October 30, 2009
Book Notes - Amy Stewart ("Wicked Plants: The Weed That Killed Lincoln's Mother and Other Botanical Atrocities")
In the Book Notes series, authors create and discuss a music playlist that relates in some way to their recently published book.
Amy Stewart's Wicked Plants is the rare book I find myself recommending to friends, family, and blog readers of all types. Aesthetically it is a thing of beauty, from its luscious cover illustration to the intricate black and white etchings inside. Stewart lists and examines poisonous plant life with a rare flair for combining anecdotal history and scientific background. Charming, funny, and smartly written, I will be giving more copies of this book as Christmas presents this year than any other.
In her own words, here is Amy Stewart's Book Notes music playlist for her book, Wicked Plants: The Weed That Killed Lincoln's Mother and Other Botanical Atrocities:
Music and writing. Writing and music. It's a loaded issue for me. I was born with a weird talent for memorizing song lyrics. If I hear a song two or three times, I've got enough of the lyrics to fake my way through it. If I hear it a few more times the entire song is mine forever—whether I want it or not.
I know all the lyrics to the WKRP in Cincinnati theme song. Not just the verses you heard on the show, but the obscure third and fourth verses that I heard once—only once—on a country station almost twenty years ago. I know an extraordinary number of soft rock favorites from the seventies and the eighties. A gang of Texas musicians made their deposits into my memory bank in the nineties—Nancy Griffith, Robert Earl Keen, Toni Price, Lucinda Williams. And over the last decade, the tricky and delightful lyrics of Cole Porter and Comden and Green have edged into this room inside my brain where all song lyrics reside. It's crowded and chaotic in there. Frankly, I wish they would all shut up and let me get some work done. But they almost never do.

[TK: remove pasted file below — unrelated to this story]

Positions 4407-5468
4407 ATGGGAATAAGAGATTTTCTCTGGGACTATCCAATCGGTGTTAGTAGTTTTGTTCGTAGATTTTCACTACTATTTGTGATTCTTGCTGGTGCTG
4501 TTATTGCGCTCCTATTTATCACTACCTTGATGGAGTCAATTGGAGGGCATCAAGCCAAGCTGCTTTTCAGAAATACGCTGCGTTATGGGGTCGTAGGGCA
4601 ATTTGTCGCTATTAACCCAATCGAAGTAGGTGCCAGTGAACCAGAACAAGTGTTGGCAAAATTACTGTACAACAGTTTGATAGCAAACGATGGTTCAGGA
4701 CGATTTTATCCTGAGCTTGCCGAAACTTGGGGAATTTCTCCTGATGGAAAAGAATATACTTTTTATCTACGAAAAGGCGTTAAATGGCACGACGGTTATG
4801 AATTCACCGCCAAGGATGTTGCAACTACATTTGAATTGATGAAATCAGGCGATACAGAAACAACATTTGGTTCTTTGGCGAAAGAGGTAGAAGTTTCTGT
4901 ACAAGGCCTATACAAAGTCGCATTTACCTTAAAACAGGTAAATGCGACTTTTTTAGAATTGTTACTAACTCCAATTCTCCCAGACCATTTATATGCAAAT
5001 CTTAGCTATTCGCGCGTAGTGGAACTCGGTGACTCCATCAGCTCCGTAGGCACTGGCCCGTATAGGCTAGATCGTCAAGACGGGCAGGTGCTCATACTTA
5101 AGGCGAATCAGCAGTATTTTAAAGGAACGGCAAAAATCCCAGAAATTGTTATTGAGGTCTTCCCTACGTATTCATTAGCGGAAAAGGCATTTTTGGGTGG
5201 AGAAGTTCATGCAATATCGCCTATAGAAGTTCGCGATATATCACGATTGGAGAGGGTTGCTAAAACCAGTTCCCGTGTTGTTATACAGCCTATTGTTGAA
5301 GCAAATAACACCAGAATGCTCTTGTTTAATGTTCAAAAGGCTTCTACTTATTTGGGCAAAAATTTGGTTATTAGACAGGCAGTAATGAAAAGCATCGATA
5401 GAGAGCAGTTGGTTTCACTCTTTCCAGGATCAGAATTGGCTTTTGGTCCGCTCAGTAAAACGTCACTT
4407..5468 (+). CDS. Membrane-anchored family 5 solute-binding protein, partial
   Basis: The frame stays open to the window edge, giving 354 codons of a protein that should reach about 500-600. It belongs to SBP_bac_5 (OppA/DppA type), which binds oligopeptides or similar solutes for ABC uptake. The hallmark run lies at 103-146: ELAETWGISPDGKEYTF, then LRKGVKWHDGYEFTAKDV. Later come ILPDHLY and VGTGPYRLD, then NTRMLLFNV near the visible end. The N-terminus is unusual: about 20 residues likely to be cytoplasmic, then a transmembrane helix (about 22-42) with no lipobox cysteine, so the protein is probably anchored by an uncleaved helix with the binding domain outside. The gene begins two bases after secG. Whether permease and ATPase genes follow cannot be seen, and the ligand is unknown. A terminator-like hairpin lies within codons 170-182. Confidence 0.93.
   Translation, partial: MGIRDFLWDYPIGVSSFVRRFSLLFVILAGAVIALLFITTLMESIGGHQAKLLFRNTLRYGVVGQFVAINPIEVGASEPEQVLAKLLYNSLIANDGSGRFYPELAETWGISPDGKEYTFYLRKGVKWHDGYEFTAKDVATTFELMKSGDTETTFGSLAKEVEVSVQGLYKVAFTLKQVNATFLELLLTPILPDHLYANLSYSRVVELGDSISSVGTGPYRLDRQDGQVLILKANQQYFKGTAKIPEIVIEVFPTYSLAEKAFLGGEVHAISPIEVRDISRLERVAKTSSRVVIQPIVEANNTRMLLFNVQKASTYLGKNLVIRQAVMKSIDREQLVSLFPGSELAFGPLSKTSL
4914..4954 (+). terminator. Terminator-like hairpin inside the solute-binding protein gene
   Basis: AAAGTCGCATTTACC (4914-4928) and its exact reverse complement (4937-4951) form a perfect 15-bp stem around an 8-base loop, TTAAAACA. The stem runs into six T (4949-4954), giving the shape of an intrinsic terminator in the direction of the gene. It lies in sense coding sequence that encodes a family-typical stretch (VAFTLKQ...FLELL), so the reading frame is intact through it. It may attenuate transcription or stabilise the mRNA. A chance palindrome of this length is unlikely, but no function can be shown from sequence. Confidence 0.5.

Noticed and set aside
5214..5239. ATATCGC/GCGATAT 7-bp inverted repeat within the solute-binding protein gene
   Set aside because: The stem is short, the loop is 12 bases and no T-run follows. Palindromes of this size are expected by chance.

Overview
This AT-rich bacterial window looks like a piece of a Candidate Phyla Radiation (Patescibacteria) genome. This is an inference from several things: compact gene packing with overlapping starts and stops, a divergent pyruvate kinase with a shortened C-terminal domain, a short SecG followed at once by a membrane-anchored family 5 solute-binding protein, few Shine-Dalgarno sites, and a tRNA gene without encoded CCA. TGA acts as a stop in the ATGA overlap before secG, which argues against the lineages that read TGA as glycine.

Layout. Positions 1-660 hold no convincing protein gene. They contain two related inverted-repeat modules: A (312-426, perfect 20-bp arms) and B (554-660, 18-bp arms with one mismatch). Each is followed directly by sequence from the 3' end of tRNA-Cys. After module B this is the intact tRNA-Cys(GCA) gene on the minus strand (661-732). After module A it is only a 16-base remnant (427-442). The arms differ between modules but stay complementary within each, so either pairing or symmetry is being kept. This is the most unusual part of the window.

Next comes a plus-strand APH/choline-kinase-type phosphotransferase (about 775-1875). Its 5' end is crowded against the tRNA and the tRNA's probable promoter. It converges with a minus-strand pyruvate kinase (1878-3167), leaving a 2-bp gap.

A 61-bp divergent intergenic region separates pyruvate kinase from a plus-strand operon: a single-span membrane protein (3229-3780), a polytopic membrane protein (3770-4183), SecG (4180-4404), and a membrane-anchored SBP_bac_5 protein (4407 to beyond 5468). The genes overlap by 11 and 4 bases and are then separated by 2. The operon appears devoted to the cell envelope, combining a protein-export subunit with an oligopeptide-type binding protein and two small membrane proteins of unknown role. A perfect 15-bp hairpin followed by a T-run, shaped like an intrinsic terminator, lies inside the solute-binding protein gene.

Occasionally I find myself on a long, solo car trip with nothing to listen to. At those times, it's helpful to be able to sing every song on The Modern Sounds of the Knitters straight through, in order, never missing a chorus or getting a verse out of order. Carmen McRae Sings Monk is another entertaining one, with all those wonderfully clever lyrics by Jon Hendricks or Abbey Lincoln. Dizzy, he was screaming, next to O.P. who was beaming, Monk was thumping, suddenly in walked Bud, and then they got into something. That'll give me something to think about while I stare at the freeway.
But the rest of the time? When I'm in front of the computer, trying to write? Like now? It's not so great to have someone else's words rattling around in there.
Here are some of the songs that I couldn't get out of my head while I was writing Wicked Plants. It's kind of a weird list, but trust me: I didn't choose these songs. They choose me.
"Let's Go Eat Worms in the Garden," from the Fine and Dandy musical soundtrack. A lively little tune about what happens when life doesn't quite go the way you expect it to. In terms of subject matter, more closely tied to The Earth Moved, a book I wrote about earthworms, but it sticks around anyway, the way backlist titles do.